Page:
Blanton concluded, “Our communities and the planet don’t have 40 years to mess around. For the sake of my grandchildren, and all of our children and grandchildren, the EPA has got to get this one right. We have all got to get this one right.”

The Kentucky delegation to the EPA hearing in Atlanta included members of many allied organizations, including KFTC, the Cumberland Chapter of Sierra Club, Kentucky Interfaith Power and Light, Kentucky Jobs with Justice, and Kentucky Environmental Foundation.

KFTC’s analysis of the EPA Clean Power Plan and its impact on Kentucky can be found here. This document includes information about how you can submit comments to the EPA, along with suggested talking points. Public comments will be accepted by the EPA through October 16, 2014.

 

 

 

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KFTC will be pilot site with Climate Justice Alliance

Posted by: KFTC Staff on July 23, 2014

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Rising Kentucky Voices: Coming Together for Tax Fairness

Posted by: Sarah Martin on July 17, 2014

Central KY Chapter Member Sarah Martin was among a group of folks with low-wage work experience who went to Washington, D.C.

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Louisville Housing Experiment

Posted by: Shavaun Evans on July 10, 2014

Think government-controlled experiments on our nation’s poor are a thing of the past?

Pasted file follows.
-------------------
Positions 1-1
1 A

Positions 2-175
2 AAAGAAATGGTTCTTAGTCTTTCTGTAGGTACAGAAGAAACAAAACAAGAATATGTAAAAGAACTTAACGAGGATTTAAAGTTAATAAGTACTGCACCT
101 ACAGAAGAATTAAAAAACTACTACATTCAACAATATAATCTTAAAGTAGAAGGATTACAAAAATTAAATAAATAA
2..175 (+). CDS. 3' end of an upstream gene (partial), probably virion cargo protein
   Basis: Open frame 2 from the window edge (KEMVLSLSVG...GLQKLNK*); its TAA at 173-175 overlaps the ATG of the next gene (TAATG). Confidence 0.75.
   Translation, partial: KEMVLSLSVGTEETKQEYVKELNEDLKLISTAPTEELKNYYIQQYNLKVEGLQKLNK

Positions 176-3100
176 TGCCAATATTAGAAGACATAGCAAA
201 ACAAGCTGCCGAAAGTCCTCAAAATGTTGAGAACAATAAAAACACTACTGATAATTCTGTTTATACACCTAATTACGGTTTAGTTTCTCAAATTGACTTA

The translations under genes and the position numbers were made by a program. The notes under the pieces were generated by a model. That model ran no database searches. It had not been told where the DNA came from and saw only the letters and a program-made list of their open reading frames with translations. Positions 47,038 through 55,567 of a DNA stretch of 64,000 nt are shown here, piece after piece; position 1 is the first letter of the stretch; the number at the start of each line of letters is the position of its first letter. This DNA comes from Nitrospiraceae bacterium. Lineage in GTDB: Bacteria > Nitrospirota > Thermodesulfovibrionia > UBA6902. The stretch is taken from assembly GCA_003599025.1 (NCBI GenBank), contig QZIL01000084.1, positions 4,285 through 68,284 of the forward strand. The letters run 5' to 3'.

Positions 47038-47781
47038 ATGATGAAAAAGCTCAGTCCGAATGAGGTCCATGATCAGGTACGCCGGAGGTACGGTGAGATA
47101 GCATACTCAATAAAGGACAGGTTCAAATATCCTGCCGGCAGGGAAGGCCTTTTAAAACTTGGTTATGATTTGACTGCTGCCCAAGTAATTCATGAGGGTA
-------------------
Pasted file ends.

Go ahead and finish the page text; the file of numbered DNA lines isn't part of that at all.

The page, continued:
Think again.

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VISION Smoketown

Posted by: Elijah McKenzie on July 9, 2014

Change abounds in the city of Louisville. As bike lanes begin to appear on familiar neighborhood streets, arrangements are being made to bring a Wal-Mart Supercente

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The journey to pass Fairness in Danville

Posted by: KFTC on July 2, 2014

On the evening of June 9, the city of Danville became the 7th city in Kentucky to pass a local LGBT anti-discrimination ordinance when the Danville City Commission approved a Fairness ordinance with a 4-1 vote. It was a long road to get there, one that local members of the Wilderness Trace KFTC chapter started walking back in 2012, shortly after the chapter officially formed.

Leading the way to pass Fairness in Danville were local KFTC members, Jane Brantley and Eric Mount. Well before their work on Fairness in Danville, both Jane and Eric worked in various ways for LGBT equality, from urging legislators to oppose the same-sex marriage amendment in 2004 (this amendment was recently ruled unconstitutional) to supporting their churches moving forward for LGBT equality. It wasn’t until 2012 that they felt moved to work for a Fairness ordinance in Danville.

 “I became aware that cities in Kentucky were beginning to examine passage of local Fairness ordinances,” said Jane. “When the small town of Vicco in eastern Kentucky passed its ordinance, I thought, ‘Why not Danville? After all, we’re supposed to be the City of Firsts. We need to get busy.”

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STAY Together Appalachian Youth 4th Annual Summer Institute

Posted by: Tanya Turner on June 30, 2014